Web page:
I love the city. I was born in downtown Toronto, spent much of my childhood in The Annex, went to York University and got married at Yonge and St. Clair. I spent the first decade of my adult life in an urban environment, eventually moving from midtown to the west end, and managed to turn my now-husband into a bonafide Torontonian despite his suburban roots. Our kids were delivered at the same hospital I was born in, each of them riding the subway before they were a week old (that’s only gross if you live outside the city, trust me).
Walking my babies around Bloor West Village in a double stroller, I never imagined leaving the city. I pictured my kids attending the elementary school up the street and gazed wistfully at each house with a For Sale sign on the lawn. ‘One day,’ I thought, ‘one of those will be ours’. We might have to rent for a hundred years, but we’d save enough eventually, I surmised. After all, Toronto was home—the place I’d grown up, the place I loved, the place I planned on living until the day I died.
But then, life happens. Our once-perfect apartment developed a fairly terrifying mouse problem, and comparable units were renting for astronomical prices. Finding another rental meant a spike in living expenses, and my husband wanted a backyard. The word “suburbs” came up time and time again, and yet, I held on to the city for dear life, until I couldn’t hold on any longer. When mouse poop starts to pile up under your baby’s crib and every pest control guy your landlord sends over fails you, you take action. We gave notice and started looking at homes in our price range—AKA a thirty-minute drive away.
The suburbs are a great place to raise kids. You hear it time and time again, and it’s true—my kids are happy here, and have plenty of advantages. For me, the adjustment was hard (another topic for another day) but for them, the suburbs were an easy fit.
But what if we’d stayed?
The city has a certain magic, and while there are definite downsides (*cough house prices*) it truly is an ideal environment for raising a family. While you can be a good parent anywhere, there are things that kids seem to learn more organically when you live in the city. For example?
Kids in the suburbs aren’t necessarily covered in bubble wrap, but they don’t have the same street-smart approach to life as city kids do. They’re driven to places in minivans or SUVs. They don’t take the subway to school or navigate a university campus on their walk home from soccer. They don’t deal with the same volume of people in a public environment on a daily basis. There’s no denying that city kids tend to be independent, confident and know how to advocate for themselves at a young age—a skill that’s useful for anyone.
When we lived in Toronto, we knew some of the homeless individuals in our neighbourhood by name. We didn’t hesitate to chat with them as we went about our days, and often brought them food. It wasn’t about teaching our kids a lesson, but the thing is, it did—our interactions showed them that people who are homeless deserve the same courtesy and respect as we do. It gave them a basic understanding of the existence of poverty in Canada. They learned about mental health and privilege from discussions that came about naturally. It helped them develop empathy for others that extended beyond schoolyard problem-solving. Here in the suburbs, homelessness feels like a faraway problem that kids learn about in theory. It’s removed from their lives, typically, and becomes something they hear about instead of something they see on a daily basis. While it may feel safer to some, it can also feel like a bubble or a false representation of the world. Homelessness isn’t something I want on display to teach my kids a lesson—but it’s something that’s real, and worthy of discussion at any age.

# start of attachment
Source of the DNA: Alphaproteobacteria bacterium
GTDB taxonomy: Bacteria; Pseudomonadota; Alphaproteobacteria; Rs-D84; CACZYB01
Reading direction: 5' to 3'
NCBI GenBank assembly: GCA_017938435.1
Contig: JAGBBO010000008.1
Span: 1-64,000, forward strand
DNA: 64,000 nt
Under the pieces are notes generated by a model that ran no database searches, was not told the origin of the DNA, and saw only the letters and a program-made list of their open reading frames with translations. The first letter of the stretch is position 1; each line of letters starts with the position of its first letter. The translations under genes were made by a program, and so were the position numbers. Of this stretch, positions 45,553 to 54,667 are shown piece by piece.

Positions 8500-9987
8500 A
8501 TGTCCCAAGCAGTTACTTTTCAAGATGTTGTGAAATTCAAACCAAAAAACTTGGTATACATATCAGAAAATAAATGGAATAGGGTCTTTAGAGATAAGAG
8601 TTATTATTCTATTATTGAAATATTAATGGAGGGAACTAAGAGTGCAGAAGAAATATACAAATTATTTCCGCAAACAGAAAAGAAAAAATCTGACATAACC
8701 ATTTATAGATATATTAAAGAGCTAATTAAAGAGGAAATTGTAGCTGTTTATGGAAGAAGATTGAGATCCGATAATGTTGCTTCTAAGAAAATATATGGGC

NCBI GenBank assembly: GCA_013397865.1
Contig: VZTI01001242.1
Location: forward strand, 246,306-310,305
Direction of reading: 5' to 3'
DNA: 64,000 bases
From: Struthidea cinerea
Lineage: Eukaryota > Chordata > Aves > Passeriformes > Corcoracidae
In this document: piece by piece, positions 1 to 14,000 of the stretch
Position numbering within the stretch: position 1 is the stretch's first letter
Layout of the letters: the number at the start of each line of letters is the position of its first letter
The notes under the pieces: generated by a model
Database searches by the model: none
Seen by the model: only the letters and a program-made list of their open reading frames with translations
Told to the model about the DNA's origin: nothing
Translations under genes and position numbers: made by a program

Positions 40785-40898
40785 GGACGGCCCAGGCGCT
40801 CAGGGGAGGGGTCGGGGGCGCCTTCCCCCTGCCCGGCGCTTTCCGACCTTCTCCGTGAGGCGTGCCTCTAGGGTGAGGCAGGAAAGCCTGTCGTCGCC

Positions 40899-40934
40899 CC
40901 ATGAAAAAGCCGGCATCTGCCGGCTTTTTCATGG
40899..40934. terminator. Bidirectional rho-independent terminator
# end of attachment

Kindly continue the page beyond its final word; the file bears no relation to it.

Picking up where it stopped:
Before anyone jumps on me, I realize that the suburbs have grown more diverse in recent years and are not made of 100% WASP families. That said, it’s made up of a LOT of WASP families. And guess what, WASP families—you’re not bad people. I myself am a white, middle class, able-bodied, straight woman with protestant lineage, and I am not entirely terrible. But when everyone in a city looks like me—or most do—it’s not a representation of Canada or the world. In the city, you live alongside people from all walks of life—different ethnicities, religions, genders and sexual orientations. The suburbs are getting there, but still feel very whitewashed. Though my children are fond of saying they can marry anyone “because of the rainbow flag”, so it’s not all bad in suburbia.
Every big city has them—museums, art galleries, concert halls, stadiums, festivals, parades, cultural centres. The suburbs have a pinch of this, but it’s not the same . . . oh man, it’s not the same. I miss walking home from work and getting caught up in a random Ukrainian celebration or coming across an unexpected concert outside of the Eaton Centre. I miss having the ROM and AGO at my fingertips, and the annual buzz of TIFF. Am I even talking about my kids anymore? Trust me, they’d love these things too. They do love these things, actually, but now we plan everything in advance because it requires travel and city parking (and don’t get me started on how hard it is to find decent sushi, Pho or Indian food out here . . .)
Ok, just kidding—the suburbs can be gross, too. We left our city apartment full of mice and what did we end up with? A backyard that was frequented by a family of rats, driven out of their previous woodland habitat by nearby construction. As it turns out, bird feeders are the suburban equivalent of having a garbage can that isn’t raccoon proof and then stuffing it full of food scraps and pizza boxes—in other words, you’re asking for it.
I guess I brought a bit of the city here with me after all.